VIDEO: Siberian Flying Squirrels Appear To Kiss Before Mayhem Breaks
Two flying squirrels appear to kiss before they start fighting.
The images were captured by Japanese amateur photographer Masahiko Iso in Saitama Prefecture, Japan. He said in an interview he wants to share his images of cute animals — who he claims resemble Pokémon — with people all over the world.
The footage shows two Siberian flying squirrels apparently kissing, until they suddenly start fighting. Other videos and images show the flying squirrels stealing food from each other and cleaning themselves.
Iso, who boasts nearly 50,000 followers on Instagram, said he has most fun when he is shooting video.
He said he was much fonder of smaller, cuter animals than larger ones. “I choose cute animals and birds. I don’t really like birds of prey and big animals because they are natural enemies for small creatures.”
The skilled amateur photographer said he did not use any special equipment. “I am shooting with a handy mirror-less camera with a telephoto lens attached. My main business is the IT [information technology] business, and my hobby is shooting video.”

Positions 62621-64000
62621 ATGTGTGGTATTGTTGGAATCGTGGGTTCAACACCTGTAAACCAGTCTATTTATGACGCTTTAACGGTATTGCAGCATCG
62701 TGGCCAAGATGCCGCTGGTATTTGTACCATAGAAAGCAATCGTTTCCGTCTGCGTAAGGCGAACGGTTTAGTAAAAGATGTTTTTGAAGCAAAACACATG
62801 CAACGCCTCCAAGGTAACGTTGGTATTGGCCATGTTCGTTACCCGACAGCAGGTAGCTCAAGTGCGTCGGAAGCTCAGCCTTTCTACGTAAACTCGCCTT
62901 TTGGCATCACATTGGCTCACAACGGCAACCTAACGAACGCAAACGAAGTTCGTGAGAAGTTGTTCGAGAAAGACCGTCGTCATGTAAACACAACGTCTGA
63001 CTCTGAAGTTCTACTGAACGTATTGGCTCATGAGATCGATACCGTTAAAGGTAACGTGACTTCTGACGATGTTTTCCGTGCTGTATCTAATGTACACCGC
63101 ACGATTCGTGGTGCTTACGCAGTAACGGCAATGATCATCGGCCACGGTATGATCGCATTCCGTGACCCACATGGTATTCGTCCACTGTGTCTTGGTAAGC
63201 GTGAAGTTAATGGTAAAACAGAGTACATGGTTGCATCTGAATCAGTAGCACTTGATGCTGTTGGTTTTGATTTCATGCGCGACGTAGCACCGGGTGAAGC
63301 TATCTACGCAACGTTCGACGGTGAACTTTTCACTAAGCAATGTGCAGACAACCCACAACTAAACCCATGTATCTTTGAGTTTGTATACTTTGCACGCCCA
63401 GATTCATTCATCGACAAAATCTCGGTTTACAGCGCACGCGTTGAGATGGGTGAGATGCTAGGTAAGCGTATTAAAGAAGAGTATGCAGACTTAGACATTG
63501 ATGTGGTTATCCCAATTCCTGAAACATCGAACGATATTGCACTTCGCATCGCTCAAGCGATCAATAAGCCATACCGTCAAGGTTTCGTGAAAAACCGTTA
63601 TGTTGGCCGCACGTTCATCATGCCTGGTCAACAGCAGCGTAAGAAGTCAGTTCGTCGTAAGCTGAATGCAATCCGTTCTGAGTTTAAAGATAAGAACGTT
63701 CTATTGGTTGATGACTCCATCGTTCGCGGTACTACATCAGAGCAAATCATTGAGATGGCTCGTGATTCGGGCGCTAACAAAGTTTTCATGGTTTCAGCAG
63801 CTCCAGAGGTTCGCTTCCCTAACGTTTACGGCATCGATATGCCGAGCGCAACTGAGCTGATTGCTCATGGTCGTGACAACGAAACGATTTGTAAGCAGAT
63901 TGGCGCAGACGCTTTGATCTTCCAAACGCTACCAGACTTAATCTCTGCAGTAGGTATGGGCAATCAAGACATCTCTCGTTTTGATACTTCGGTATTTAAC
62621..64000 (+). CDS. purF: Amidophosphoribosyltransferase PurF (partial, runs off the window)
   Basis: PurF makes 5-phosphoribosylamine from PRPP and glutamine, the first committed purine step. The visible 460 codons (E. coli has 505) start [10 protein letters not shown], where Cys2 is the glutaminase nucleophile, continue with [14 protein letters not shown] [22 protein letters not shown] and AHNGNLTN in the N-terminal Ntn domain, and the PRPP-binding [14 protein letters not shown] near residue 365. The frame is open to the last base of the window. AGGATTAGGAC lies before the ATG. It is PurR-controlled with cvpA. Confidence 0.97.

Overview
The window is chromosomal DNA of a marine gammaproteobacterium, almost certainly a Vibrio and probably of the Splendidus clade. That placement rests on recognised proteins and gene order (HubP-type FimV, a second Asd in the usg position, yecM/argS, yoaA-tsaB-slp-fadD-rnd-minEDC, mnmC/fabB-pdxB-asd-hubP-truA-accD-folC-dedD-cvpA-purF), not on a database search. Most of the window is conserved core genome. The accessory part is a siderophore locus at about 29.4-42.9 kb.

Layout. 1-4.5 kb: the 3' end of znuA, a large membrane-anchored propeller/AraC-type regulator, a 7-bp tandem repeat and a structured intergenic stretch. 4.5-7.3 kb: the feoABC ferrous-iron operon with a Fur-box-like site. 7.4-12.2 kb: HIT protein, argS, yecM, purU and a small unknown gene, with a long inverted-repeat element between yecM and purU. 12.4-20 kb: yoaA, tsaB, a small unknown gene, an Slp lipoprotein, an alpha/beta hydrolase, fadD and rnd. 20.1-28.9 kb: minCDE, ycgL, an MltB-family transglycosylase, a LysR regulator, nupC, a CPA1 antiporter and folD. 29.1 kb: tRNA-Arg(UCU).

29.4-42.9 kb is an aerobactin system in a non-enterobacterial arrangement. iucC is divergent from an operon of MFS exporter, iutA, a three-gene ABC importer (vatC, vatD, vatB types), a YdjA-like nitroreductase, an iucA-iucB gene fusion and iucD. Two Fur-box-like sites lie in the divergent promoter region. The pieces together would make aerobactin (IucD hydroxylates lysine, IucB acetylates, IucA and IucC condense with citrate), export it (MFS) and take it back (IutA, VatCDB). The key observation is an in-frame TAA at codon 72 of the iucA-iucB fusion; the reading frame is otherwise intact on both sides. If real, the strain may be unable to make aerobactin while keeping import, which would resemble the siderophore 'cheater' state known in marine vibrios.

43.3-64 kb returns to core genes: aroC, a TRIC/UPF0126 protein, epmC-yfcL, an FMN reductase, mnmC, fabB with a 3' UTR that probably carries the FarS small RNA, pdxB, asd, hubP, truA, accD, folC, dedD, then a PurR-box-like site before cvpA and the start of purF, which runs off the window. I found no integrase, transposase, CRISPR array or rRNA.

He said he was particularly fond of Siberian flying squirrels, saying: “It’s cute, like an anime character.”
However, the flying name is something of an exaggeration.
The rodents do not fly, but they are capable of jumping and gliding 150 feet through the air from trees. The squirrels have a special membrane between their front and back legs, called patagia. The patagia act as a parachute to slow them as they leap between trees. Their limbs and their flat rudder-like tail help them steer and control their leaps.
Squirrels are social animals and a group is called a scurry. These flying squirrels, which have litters of two to six babies, have a strong geographic presence in Siberia, Russia. They are found in Scandinavia, Japan and northern parts of China. They are the only species of flying squirrel found in Europe.
There are two native flying squirrel species also living in North America.
These forest-nesting creatures are nocturnal, big-eyed and tuft-eared, with an average lifespan of five to six years in their natural habitat. However, in captivity, or as pets, these flying squirrels can live up to 10 years. They mate in the early spring, sometime between March and April. Then females build their nests in natural tree holes or woodpecker holes. They go through a gestation period of about a month.
Edited by Fern Siegel and Kristen Butler